Like the spooky Weird Sisters rap in the opening sequences of Shakespeare’s Macbeth, the transition from the waning strains of colorful fall to the opening stanzas of ashen winter truly have a contradictory "fair is foul, foul is fair" feeling to it. There is nothing sweeter than the first day of snow in December, the smell of wood burning in the hearth, the twinkle of Christmas trees through neighborhood windows and the promise of the treasure that will arrive underneath their branches. But there is a hollow feeling when you’re standing at winter’s door. Though it happens every year of our lives, we fear afresh the long stretches of icy, gray skies that lay ahead—the way the trees hang dead and lonesome against our windows, shuddering, the way the golden beaches become wastelands, the way we walk down the street, grimacing and holding ourselves—preparing ourselves, it seems, to be slapped by some massive, scowling force.
To celebrate this annual leap into darkness, how fitting perhaps to gather round with some friends to celebrate death itself?
The word Halloween itself stems from “hallow” which in Old English meant “saint” and “eve” signifying the medieval English tradition that honored the Christian saints on November 1. Pope Gregory IV put the day into the Church observance calendar in 837. This “holy” day indeed had much earlier, spookier Pagan incarnations and was thought to be celebrated as part of the raucous Celtic new year celebration. For the Celts, November 1 was called “Samhain” and on the eve of this day,
Witches and other evil spirits were believed to roam the earth…playing tricks on human beings to mark the season of diminishing sunlight. Bonfires were lit, offerings were made in dainty foods and sweets, and people would disguise themselves as one of the roaming spirits to avoid demonic persecution.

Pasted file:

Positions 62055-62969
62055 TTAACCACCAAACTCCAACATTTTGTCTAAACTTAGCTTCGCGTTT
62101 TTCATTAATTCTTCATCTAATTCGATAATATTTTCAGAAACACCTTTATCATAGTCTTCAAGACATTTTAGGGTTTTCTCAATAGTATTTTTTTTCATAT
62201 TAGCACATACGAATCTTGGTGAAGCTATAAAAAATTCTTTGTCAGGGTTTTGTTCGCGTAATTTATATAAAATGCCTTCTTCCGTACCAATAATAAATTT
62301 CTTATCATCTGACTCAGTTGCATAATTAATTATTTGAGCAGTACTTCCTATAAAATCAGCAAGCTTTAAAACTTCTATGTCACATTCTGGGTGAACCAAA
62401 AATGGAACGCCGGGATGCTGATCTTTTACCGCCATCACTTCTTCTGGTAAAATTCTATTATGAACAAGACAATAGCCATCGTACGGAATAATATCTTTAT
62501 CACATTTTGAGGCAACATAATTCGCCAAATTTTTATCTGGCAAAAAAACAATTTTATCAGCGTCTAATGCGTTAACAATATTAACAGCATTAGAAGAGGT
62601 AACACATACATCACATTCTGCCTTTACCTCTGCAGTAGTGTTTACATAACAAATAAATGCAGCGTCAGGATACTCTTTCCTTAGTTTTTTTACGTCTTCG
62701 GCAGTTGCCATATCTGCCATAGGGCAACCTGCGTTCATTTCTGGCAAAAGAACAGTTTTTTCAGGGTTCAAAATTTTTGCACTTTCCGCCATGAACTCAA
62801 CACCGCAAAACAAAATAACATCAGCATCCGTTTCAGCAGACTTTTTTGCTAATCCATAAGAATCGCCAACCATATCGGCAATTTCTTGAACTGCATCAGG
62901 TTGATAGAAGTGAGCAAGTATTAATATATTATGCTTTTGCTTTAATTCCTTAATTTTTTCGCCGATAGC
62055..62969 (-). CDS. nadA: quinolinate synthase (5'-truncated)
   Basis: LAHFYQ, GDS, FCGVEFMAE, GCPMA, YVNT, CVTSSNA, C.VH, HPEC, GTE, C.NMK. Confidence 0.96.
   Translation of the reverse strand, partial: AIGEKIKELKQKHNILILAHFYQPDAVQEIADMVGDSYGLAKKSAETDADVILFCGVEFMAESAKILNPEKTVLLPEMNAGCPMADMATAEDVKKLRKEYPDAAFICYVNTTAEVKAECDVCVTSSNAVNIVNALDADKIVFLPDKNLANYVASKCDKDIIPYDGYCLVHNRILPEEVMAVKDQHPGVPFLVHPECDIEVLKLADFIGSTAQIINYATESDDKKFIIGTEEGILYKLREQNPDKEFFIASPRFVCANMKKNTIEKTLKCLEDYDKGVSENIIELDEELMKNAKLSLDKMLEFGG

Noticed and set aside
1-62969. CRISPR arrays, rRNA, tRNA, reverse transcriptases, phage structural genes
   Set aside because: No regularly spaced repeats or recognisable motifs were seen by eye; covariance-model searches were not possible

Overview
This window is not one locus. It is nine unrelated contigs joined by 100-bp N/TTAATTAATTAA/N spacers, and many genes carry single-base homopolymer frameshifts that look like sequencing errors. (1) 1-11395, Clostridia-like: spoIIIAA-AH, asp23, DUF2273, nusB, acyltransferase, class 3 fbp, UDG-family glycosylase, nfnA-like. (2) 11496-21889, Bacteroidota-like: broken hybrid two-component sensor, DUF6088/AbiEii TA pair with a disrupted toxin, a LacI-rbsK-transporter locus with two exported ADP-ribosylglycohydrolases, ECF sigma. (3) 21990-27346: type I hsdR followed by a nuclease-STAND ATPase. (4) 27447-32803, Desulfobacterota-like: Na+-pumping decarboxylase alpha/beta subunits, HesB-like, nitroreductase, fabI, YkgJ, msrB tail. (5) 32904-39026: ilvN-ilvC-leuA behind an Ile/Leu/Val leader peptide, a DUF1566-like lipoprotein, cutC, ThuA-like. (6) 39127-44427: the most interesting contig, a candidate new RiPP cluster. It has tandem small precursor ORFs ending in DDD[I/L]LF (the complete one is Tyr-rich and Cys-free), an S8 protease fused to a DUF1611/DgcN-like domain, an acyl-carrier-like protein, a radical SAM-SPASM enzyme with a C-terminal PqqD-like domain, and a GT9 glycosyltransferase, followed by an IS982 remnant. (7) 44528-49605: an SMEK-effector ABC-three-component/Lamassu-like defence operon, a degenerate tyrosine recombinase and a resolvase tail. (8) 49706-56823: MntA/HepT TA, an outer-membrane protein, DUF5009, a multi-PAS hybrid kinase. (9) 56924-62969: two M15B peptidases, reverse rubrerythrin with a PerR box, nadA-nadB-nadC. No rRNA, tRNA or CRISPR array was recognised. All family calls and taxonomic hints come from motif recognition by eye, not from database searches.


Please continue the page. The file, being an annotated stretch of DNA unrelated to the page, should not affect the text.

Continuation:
In North America the Aztecs had a similar festival to honor the “Lady of The Dead” Mictecacihuatl, queen of the underworld who watches over the bones of the departed and was thought to be dead at birth. Fused with the Catholicism that was brought to the new world by the Spanish in the 16th century, the Mexican tradition of “Day of The Dead” also occurs on or around the Christian All-Saints Day. The Spanish at first were appalled to see the Aztecs dancing joyously in graveyards with painted skulls over the faces—seemingly mocking the dead—and they tried in vain to eliminate the tradition. Dia De Los Muertos, which celebrates (not mocks) the life of the deceased, still thrives in Mexico and in Mexican-American communities and one can easily see “calacas” or wooden skull masks sold in Mexican and American shops near the end of October. Also mixing the bitter with the sweet, another common tradition of Dia De Los Muertos is to make skulls out of sugar that feature the name of the dead on the forehead. Standing vigil, sometimes all night by the dead soul’s grave, the skull is eaten by the friends and relatives of the dead to remember and appreciate them.
As the 31st approaches, one can’t help but imagine kids (and kids-at-heart) across America giddily unearthing their ghostly disguises from the trunks and back closets—right now, they’re straightening out their witch caps, testing out their plastic fangs, and wrenching open the crusty dried caps off those vials of sweet, cornstarch blood. In its modern manifestation, Halloween, like St. Patrick’s Day or Valentine’s Day, is a boozy, brash commercial extravaganza. Bars and restaurants whip out the fake cobwebs—theme parks hire thousands of temporary employees and offices close early so fun-hungry colleagues can put on their fishnets and go crazy for a night. From a more psychological standpoint, Halloween has to be the first holiday ever created that actually honors and parades our greatest fears. While Valentine’s Day, in theory, celebrates love and St. Patrick’s Day celebrates, well, getting drunk, Halloween is more complicated than that—it’s a night to celebrate the bizarre, the flamboyant, and the creepy, it’s a night when the fetish goes public, the diabolical becomes trendy and present pop-culture comes face to face with the afterlife.